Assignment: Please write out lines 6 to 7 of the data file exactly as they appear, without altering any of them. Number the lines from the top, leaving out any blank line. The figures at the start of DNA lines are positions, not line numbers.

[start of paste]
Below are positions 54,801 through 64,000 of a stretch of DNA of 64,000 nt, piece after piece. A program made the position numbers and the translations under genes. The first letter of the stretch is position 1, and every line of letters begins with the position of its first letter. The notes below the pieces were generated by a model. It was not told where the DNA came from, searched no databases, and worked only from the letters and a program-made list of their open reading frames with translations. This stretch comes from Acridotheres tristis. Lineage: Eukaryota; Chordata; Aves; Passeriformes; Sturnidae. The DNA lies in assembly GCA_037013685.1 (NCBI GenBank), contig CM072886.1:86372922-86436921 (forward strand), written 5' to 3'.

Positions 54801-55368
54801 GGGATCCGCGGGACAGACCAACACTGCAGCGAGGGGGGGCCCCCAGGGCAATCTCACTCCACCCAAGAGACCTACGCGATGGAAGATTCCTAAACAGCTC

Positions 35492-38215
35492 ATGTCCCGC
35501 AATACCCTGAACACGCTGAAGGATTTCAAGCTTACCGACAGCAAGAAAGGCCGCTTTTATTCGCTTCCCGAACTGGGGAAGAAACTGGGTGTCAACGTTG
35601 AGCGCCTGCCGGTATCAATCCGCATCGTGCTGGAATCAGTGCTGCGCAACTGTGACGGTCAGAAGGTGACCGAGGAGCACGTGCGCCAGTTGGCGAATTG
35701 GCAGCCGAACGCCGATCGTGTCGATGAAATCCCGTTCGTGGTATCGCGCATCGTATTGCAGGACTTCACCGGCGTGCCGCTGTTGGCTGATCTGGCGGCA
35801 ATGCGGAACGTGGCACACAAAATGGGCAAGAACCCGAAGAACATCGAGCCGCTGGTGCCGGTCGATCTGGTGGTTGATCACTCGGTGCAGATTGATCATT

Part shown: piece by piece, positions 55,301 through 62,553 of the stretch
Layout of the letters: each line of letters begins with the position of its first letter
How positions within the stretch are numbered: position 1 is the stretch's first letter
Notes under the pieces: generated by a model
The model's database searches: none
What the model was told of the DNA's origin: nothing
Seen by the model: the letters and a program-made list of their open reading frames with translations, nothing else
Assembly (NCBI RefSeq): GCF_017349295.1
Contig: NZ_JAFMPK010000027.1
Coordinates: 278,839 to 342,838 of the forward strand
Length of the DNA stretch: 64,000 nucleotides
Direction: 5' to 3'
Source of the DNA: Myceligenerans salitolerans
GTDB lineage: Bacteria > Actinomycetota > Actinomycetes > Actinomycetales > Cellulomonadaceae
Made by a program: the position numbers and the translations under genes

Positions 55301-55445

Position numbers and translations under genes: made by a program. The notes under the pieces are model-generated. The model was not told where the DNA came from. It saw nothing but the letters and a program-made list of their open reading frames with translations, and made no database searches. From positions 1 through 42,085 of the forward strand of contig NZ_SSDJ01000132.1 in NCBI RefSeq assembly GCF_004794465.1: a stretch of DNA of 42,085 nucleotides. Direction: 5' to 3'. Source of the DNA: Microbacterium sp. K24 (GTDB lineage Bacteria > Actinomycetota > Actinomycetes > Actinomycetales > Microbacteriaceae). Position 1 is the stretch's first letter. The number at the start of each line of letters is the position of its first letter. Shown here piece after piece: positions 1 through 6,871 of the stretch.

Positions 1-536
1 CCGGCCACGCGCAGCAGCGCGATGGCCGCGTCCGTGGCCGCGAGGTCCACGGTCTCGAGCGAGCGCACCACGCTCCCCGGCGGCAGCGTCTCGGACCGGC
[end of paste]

35501 AATACCCTGAACACGCTGAAGGATTTCAAGCTTACCGACAGCAAGAAAGGCCGCTTTTATTCGCTTCCCGAACTGGGGAAGAAACTGGGTGTCAACGTTG
35601 AGCGCCTGCCGGTATCAATCCGCATCGTGCTGGAATCAGTGCTGCGCAACTGTGACGGTCAGAAGGTGACCGAGGAGCACGTGCGCCAGTTGGCGAATTG